Pants on fire

Originally published on Nov 28, 2011 on
Today I became a part of the Emergency Response Team in my office & was trained on the basics of fire safety & safety in general. It feels awesome to be an ERT member & have the responsibility of saving lives! It’s also quite scary. Our trainer talked about (and emphasized) how unsafe our environment is & anything can cause a fire. Did you know that anything around you can cause a fire? He showed us & talked about the many cases of fire where people lost their life due to lack of common sense & presence of mind. And jumping from a burning building is a strict no. The Carlton building fire, 9/11 & Tucson Hotel fire are some cases to highlight people’s immediate reaction of jumping out of burning buildings. I wanted to talk about what I learned today & hopefully you will learn somethings too.
The first thing on my agenda now is to identify the most hazardous places in my house & office. before that, what is fire? What are the three key things required for a fire?
Oxygen, Heat, Fuel
Only if all these are present will there be a fire. Absence of any of these can’t sustain fire. So this is the basic thing to keep in mind when we’re in a fire situation. And fuel isn’t just diesel or petrol; it’s your carpet, your doors, papers, wires, anything. It’s important to be aware of what around you can be fuel. So now, I will identify that area at home that all these three elements in abundance.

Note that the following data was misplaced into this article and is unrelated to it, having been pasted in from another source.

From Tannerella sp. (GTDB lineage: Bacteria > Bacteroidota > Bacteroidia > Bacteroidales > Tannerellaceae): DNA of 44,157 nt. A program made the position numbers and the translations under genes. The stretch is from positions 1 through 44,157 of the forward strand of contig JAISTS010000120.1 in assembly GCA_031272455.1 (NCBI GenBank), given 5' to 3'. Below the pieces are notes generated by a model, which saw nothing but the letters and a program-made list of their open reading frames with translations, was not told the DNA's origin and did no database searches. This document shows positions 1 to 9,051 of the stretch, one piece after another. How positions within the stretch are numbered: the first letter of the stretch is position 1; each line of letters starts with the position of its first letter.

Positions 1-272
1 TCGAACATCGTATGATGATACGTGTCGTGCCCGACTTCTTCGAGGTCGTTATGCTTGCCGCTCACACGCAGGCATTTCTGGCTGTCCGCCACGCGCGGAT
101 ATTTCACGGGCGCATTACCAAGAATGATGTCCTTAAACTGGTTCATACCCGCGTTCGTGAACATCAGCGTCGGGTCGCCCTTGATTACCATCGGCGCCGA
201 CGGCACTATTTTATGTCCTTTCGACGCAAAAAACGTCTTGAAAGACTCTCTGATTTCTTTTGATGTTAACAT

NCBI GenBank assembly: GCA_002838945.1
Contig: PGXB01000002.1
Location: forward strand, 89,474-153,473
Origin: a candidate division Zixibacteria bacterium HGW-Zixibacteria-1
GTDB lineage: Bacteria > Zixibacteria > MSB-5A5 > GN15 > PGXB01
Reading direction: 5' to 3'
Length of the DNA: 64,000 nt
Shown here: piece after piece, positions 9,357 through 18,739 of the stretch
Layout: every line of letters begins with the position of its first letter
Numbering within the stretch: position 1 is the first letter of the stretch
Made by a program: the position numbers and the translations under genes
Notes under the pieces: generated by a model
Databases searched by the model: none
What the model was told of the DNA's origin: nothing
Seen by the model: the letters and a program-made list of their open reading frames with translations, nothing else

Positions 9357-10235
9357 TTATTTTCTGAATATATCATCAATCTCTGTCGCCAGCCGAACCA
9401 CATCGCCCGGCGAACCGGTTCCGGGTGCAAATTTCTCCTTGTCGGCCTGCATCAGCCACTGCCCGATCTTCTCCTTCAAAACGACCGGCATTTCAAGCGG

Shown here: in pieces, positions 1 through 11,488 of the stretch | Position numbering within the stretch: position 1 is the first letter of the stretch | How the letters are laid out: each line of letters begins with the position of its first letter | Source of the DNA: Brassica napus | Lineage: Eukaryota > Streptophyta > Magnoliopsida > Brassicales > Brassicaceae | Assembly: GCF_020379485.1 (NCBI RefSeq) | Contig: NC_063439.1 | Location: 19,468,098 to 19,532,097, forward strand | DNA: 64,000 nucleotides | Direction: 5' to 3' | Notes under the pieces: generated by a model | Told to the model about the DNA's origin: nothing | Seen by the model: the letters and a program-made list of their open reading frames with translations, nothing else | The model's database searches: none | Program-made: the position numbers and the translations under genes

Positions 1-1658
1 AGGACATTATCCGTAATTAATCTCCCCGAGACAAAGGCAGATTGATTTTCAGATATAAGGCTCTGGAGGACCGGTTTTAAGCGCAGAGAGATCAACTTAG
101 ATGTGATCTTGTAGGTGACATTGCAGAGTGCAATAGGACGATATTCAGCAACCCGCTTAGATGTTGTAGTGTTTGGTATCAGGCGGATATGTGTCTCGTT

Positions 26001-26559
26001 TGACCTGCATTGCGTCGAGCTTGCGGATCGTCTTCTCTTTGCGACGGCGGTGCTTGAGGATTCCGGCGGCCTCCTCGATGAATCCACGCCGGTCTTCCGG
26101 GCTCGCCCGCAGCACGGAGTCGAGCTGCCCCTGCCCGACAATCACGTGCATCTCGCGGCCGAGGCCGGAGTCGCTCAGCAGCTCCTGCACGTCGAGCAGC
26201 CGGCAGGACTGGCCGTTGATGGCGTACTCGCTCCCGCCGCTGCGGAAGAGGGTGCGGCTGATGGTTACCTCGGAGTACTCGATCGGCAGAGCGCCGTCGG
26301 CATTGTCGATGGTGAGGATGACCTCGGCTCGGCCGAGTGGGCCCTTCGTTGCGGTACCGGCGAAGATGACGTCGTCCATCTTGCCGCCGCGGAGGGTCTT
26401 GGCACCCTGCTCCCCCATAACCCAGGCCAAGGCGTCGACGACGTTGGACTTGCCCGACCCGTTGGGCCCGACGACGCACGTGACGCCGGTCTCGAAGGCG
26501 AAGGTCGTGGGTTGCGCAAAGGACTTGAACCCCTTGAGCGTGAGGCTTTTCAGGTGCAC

Did you know there are three classes of fire?
  1. A- Solid– fuel is wood, paper, cotton, textiles; anything that burns and gives ash
  2. B- Liquid– fuel is 
    petrol, diesel, kerosene, paint, oils
  3. C- Gas– fuel is 
    LPG, Acetylene, hydrogen, methane
  4. D- Metal– fuel is 
    sodium, potassium, magnesium, lithium


  5. E- Electrical– transformer, welding m/c, generators, panel boards
For each of these classes there are different types of extinguishers too:
  • Water (for solid fire)
  • Foam (for Cooling + blanketing)
  • Dry chemical powder- mono ammonium phosphate powder (for blanketing)
  • Carbon di oxide (for blanketing)
If you notice on fire extinguishers there are alphabets written indicating the class of fire it’s for. Usually most of them are A, B & C/B & C. They come in different sizes, weight, nozzles & designs. Buy the one that’s easiest to handle for you. Also keep in mind that extinguishers need regular maintenance otherwise they might not serve your purpose.
F- Find the fire
I- Inform the security/supervisor/fire brigade
R- Respond to the situation & try putting off the fire using the extinguisher
E- Evacuate everybody from the floor
Things to remember in these situations:
  • Who should you evacuate first- Physically challenged & Pregnant women (keep their  Mobile/intercom numbers handy always)
  • After the alarm siren wait for communication
  • The longest you should wait for communication is 30-40 seconds
  • DO NOT give details of the emergency to people. It will only cause more panic. Just mention there’s an emergency & they have to evacuate immediately.
  • If there’s media outside, don’t let employees go close to them. It will cause unnecessary drama.
  • Divert people to separate exits- evacuation will be faster
  • If anybody catches fire, throw a blanket on them from behind & throw water. Water will stop the heat from reaching the tissues & bones and will prevent 3rd degree burns. Do not remove the blanket immediately; It will cause skin to peel off. But do uncover the head so they can breathe. If there’s a pool around, just push them in.
So yeah, this is what I learnt today. We also practiced using the extinguishers. There were 4 types & I got to try two of them- the most difficult one & the most heaviest one. I did great with the heavy one; don’t ask what happened with the other 😐
Be safe!

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